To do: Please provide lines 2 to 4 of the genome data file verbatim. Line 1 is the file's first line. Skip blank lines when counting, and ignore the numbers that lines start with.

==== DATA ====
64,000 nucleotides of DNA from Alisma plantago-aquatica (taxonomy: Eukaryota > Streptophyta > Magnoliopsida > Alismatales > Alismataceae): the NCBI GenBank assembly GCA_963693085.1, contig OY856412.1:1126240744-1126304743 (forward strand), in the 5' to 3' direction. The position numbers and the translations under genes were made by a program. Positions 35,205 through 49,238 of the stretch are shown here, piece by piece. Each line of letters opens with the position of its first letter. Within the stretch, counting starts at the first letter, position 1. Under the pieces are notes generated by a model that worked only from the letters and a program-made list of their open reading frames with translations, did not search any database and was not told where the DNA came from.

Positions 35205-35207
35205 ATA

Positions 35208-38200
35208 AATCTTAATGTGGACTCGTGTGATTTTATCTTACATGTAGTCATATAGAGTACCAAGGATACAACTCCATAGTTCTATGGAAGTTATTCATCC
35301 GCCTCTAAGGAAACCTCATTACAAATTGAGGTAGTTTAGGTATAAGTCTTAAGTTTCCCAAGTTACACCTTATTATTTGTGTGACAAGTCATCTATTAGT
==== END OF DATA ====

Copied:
Positions 35205-35207
35205 ATA

Positions 35208-38200